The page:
This is significant because if response time and motor control are impeded during strenuous physical training it can increase the risk of injury. Strength qualities seem to be retained for longer but eventually the same drop off in performance is observed.

 

6. Decrease In Mood and Motivation to Train

Interestingly, sleep deprivation states can result in decreased performance especially at submaximal loads due to its negative impact on mood 7, 8 which may decrease intrinsic motivation to train.

 

This is especially applicable to bodybuilders because the majority of hypertrophy training typically occurs between the 60-80% 1RM range.

 

Preventative Measures to Minimize Sleep Deprivation

Now that we’ve established just how impactful sleep deprivation can be on body composition, it’s time to look at potential preventative measures you can implement to minimize the above risks.

 

  1. Ensure you’re sleeping eight hours every night. More is often better and there doesn't appear to be any downsides to sleep extension, however significant benefits to performance and cognitive ability have been reported in the literature.9
  2. If sleeping for eight hours daily is not feasible due to individual circumstances, planning routine naps into your day does a good job of minimizing the risk of SD.10
  3. Maintain a consistent sleep schedule when possible. Some people are early risers and others function better at night. Regardless of where you fall on the spectrum, continuity is a great teaching tool for your body and can help regulate predictable sleep patterns. Research on irregular sleep times also finds a strong correlation to increased SD when compared to a congruent sleep schedule.11
  4. If stress is a potential obstruction to sleep length or congruency developing a plan to reduce stress can have a significant impact. If you are prone to anxiety and stress, reducing intake of stimulants (ie. caffeine, pre-workouts, etc.) may reduce sympathetic activity and diminish subjective feelings of stress and anxiety.12

 

By implementing the above strategies you can be fairly certain that you’ll minimize any potential risk for SD and its negative impact on body composition.

 

Good luck and lift big!

 

References:

1. Nedeltcheva, Arlet V., et al. “Insufficient Sleep Undermines Dietary Efforts to Reduce Adiposity.” Annals of Internal Medicine, vol. 153, no. 7, May 2010, p. 435., doi:10.7326/0003-4819-153-7-201010050-00006.

2. Levine, Jon E. “An Introduction to Neuroendocrine Systems.” Handbook of Neuroendocrinology, 2012, pp. 3–19., doi:10.1016/b978-0-12-375097-6.10001-0.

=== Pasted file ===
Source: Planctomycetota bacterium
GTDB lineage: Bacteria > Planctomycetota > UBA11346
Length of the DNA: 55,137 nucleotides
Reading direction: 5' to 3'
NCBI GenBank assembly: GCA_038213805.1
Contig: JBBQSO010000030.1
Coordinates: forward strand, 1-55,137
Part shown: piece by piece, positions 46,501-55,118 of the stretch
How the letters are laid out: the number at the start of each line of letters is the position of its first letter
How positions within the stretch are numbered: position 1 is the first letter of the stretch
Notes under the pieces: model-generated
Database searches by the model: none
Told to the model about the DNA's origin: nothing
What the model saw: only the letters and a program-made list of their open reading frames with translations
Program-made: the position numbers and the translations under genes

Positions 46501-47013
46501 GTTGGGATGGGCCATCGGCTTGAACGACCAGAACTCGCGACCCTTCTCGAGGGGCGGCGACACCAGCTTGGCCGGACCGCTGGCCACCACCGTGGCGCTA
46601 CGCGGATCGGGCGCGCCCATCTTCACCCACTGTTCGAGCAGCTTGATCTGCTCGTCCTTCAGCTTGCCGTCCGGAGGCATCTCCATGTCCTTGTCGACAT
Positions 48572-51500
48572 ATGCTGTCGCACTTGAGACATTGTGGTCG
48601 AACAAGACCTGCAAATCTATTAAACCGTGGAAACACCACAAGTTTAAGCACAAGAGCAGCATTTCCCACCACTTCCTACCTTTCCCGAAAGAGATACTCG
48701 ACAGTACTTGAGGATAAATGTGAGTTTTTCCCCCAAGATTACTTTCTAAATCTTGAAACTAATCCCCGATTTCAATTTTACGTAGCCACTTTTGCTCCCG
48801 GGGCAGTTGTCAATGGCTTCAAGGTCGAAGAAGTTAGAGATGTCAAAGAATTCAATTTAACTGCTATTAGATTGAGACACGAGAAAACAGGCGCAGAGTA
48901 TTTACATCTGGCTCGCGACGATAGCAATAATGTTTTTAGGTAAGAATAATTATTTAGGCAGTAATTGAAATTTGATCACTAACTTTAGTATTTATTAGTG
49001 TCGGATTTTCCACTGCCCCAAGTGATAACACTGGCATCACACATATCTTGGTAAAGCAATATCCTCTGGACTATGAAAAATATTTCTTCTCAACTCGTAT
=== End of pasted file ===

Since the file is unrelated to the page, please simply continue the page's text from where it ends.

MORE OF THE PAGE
3. Spiegel, Karine, et al. “Brief Communication: Sleep Curtailment in Healthy Young Men Is Associated with Decreased Leptin Levels, Elevated Ghrelin Levels, and Increased Hunger and Appetite.” Annals of Internal Medicine, vol. 141, no. 11, July 2004, p. 846., doi:10.7326/0003-4819-141-11-200412070-00008.

4. Scrimshaw, N. S., et al. “Effects of Sleep Deprivation and Reversal of Diurnal Activity on Protein Metabolism of Young Men.” The American Journal of Clinical Nutrition, vol. 19, no. 5, Jan. 1966, pp. 313–319., doi:10.1093/ajcn/19.5.313.

5. Spaeth, Andrea M., et al. “Resting Metabolic Rate Varies by Race and by Sleep Duration.” Obesity, vol. 23, no. 12, May 2015, pp. 2349–2356., doi:10.1002/oby.21198.

6. Mah, Cheri D., et al. “Sleep Restriction Impairs Maximal Jump Performance and Joint Coordination in Elite Athletes.” Journal of Sports Sciences, vol. 37, no. 17, 2019, pp. 1981–1988., doi:10.1080/02640414.2019.1612504.

7. Reilly, Thomas, and Mark Piercy. “The Effect of Partial Sleep Deprivation on Weight-Lifting Performance.” Ergonomics, vol. 37, no. 1, 1994, pp. 107–115., doi:10.1080/00140139408963628.

8. Pilcher, June J., and Allen I. Huffcutt. “Effects of Sleep Deprivation on Performance: A Meta-Analysis.” Sleep, vol. 19, no. 4, 1996, pp. 318–326., doi:10.1093/sleep/19.4.318.

9. Mah, Cheri D., et al. “The Effects of Sleep Extension on the Athletic Performance of Collegiate Basketball Players.” Sleep, vol. 34, no. 7, 2011, pp. 943–950., doi:10.5665/sleep.1132.

10. Haslam, Diana R. “Sleep Deprivation and Naps.” Behavior Research Methods, Instruments, & Computers, vol. 17, no. 1, 1985, pp. 46–54., doi:10.3758/bf03200896.

11. Kang, Jiunn-Horng, and Shih-Ching Chen. “Effects of an Irregular Bedtime Schedule on Sleep Quality, Daytime Sleepiness, and Fatigue among University Students in Taiwan.” BMC Public Health, vol. 9, no. 1, 2009, doi:10.1186/1471-2458-9-248.

12. Sawyer, Deborah A., et al. “Caffeine and Human Behavior: Arousal, Anxiety, and Performance Effects.” Journal of Behavioral Medicine, vol. 5, no. 4, 1982, pp. 415–439., doi:10.1007/bf00845371.